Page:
Peninsula

Train to Busan presents Peninsula | 2020 | Unrated (PG-13 equivalent) | starring Dong-won Gang | directed by Sang-ho Yeon | 1 hr 56 mins | In Korean with English Subtitles |

Season 6 Premiere

In 2016, amid serious public fatigue over anything walking dead, Sango-ho Yeon’s 2016 Train to Busan became a modest streaming hit with it’s mix of fast zombies and genuine Korean pathos. Conceptually, the simplest of elevator pitches – “Zombies on a Train” – Train was executed with cleverness and style. That’s why Peninsula has the awkward “Train to Busan presents” slapped in front of it’s title. Less a sequel and more an expansion of his universe, returning director Yeon puts together a completely different experience for the series, but one that will feel familiar against any other zombie movie. Peninsula is 28 Weeks Later and more recently and directly, Army of the Dead, but when it takes off it is a lot more fun than those movies. A lot of people aren’t going to go for the series turn from serious high-stakes zombie thriller to campy B-movie nonsense, but Yeon (also of the recommendable Korean series Hellbound) pushes through familiarity to deliver something fun while it lasts.

4 years after the outbreak of a fast zombie virus and the rumored safe haven of Busan turned out to be anything but, the Korean peninsula has been blockaded off from the rest of the world, sealing in zombies and any remaining inhabitants to fend for themselves. It’s an opportunity for pirates in the form of an American contractor and his group of military trained thieves to plunder fortunes that were left behind in the apocalyptic wake. Hired for the heist, veteran Jung Seok (Dong-won Gang, Illang: The Wolf Brigade) leads a small quartet into the port city of Incheon under the cover of night to find an abandoned truck and come back with $20 million, but a undead horde and a group of post-apocalyptic survivalists complicate the plan.

Part Army of the Dead, part Mad Max (or The Warriors) and trapsing over the same ground Neil Marshall’s genre smashup DoomsdayPeninsula seems like it would feel derivative of a lot of other movies but for the snap of the pacing, a tight grip on some of the craziest car chases outside of a Fast and the Furious movie and concern for a set of characters at the center. Aside from Seok, who of course has the requisite tragic past, the guilt riding on his shoulders, we are introduced to a mother, grandfather and two zombie-fearless kids left behind in the city ruins, and multi-pronged group of villains who – naturally – capture people and pit them against zombies in a Thunderdome for entertainment.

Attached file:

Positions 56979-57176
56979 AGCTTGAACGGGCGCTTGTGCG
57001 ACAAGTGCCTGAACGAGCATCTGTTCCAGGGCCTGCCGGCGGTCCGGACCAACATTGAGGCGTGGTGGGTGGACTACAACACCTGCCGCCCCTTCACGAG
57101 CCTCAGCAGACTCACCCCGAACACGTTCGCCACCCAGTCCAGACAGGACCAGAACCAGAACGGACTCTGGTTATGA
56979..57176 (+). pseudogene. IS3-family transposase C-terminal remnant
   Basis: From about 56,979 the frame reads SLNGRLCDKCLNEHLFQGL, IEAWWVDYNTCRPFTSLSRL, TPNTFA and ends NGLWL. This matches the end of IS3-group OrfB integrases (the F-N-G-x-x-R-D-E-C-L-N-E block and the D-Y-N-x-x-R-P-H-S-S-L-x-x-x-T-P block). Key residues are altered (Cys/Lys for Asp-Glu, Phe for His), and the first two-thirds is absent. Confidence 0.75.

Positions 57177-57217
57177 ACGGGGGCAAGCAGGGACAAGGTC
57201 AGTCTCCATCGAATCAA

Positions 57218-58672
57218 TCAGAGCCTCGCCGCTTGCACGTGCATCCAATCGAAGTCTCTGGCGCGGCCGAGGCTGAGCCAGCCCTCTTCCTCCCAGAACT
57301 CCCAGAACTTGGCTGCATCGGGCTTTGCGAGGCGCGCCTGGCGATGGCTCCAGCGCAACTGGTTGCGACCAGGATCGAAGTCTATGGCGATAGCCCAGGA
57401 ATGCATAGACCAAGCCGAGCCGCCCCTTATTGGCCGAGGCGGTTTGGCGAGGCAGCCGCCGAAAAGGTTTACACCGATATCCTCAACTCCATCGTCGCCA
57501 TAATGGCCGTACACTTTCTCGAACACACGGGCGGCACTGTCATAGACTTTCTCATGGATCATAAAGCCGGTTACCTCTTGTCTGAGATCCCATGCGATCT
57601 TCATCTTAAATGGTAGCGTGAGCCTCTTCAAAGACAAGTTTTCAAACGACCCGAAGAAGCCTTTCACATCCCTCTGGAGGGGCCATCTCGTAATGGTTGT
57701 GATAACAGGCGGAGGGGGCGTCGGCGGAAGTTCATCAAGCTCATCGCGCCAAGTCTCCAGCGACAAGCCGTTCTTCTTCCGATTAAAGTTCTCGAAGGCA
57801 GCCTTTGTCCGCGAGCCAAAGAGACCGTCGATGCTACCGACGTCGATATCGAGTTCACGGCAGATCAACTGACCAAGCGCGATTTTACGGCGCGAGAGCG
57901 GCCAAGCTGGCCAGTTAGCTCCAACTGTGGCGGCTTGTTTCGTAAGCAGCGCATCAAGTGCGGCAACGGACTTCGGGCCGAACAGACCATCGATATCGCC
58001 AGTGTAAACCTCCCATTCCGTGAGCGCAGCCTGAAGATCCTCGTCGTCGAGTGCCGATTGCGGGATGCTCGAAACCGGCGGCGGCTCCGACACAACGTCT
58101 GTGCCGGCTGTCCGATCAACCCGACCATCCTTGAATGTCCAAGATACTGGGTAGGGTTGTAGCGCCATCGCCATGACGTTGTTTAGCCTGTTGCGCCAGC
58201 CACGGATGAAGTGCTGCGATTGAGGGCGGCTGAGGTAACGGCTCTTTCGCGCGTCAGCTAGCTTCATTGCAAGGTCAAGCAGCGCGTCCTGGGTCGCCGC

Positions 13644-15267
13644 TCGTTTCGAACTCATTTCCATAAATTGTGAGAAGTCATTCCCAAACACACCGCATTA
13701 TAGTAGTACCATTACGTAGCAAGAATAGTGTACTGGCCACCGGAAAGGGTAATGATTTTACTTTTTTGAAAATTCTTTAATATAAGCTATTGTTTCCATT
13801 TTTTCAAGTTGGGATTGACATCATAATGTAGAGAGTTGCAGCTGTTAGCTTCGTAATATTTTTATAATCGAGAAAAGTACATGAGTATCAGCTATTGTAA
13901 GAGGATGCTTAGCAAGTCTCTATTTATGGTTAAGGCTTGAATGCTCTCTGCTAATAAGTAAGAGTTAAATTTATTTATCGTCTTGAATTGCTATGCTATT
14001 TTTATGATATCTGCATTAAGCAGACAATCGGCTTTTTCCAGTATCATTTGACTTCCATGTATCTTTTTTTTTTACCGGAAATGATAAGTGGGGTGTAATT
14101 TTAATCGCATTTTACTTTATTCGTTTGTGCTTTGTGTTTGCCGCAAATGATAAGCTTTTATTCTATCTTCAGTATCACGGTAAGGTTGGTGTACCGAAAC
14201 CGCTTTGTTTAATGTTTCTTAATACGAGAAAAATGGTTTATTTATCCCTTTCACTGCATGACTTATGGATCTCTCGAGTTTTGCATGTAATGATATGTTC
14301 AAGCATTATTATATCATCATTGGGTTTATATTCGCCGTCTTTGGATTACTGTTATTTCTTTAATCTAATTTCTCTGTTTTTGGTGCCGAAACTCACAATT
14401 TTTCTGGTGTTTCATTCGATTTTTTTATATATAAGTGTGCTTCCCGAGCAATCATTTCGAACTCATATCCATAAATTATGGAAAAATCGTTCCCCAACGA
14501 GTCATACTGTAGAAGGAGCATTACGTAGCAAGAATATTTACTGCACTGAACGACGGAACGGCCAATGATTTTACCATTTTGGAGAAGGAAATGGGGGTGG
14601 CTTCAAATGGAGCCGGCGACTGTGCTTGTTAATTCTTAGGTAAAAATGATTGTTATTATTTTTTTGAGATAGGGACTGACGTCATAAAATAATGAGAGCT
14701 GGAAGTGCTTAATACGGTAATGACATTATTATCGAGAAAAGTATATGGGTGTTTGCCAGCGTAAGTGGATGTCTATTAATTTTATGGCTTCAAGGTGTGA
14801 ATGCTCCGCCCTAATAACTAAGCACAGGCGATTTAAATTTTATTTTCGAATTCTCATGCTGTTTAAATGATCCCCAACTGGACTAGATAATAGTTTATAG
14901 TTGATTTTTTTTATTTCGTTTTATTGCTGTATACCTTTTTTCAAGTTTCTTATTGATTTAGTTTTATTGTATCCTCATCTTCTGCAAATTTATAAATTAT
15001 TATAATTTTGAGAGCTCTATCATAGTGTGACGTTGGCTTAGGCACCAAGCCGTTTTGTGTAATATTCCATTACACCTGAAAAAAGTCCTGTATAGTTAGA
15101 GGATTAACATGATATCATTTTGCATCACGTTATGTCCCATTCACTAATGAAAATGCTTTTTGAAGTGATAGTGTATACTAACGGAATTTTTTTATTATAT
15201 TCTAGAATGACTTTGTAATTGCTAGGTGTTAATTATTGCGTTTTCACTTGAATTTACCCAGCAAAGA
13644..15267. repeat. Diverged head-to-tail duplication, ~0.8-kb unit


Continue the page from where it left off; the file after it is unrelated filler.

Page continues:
It’s the middle section, where the film turns into Thunderdome where Peninsula drags a bit, and that’s despite Yeon’s neon coloring and unbroken takes in the zombie rumbles, but the first and third act are where this movie clicks. Like the perpetually moving train in Busan, Peninsula is also about motion with Yeon staging wacky scenes of cars careening through dark, cluttered streets with the two youngest children expertly using their drifting skills to plow through hordes of zombies. The special effects here look like a video game, probably only kept from looking worse by the dark flat finish on the frame, and the cars bounce and stop on a dime like the cars in Cars without any sense of weight to them. It looks like something between a Super Bowl car commercial and a Playstation 3 game. Yeon commits entirely to this look entirely however, playing it off like the movies deliberately cartoonish aesthetic. As someone that doesn’t think a movie’s job is to be photo-realistic, I’m here for this.

Peninsula is a rare mid-budget thriller. One that has a little more money to do what it needs to than an indie film but doesn’t become an over-blown CGI nightmare. A zombie movie without a drop of blood, Yeon succeeds in tone here, mounting this entry in the series like a Hollywood summer blockbuster that’s just good and low key enough to fly under the radar. The third act of this movie is a blast and would have been fun to see in a theater. File it under Guilty Pleasure and cheesy movies that work far more than they should.

 

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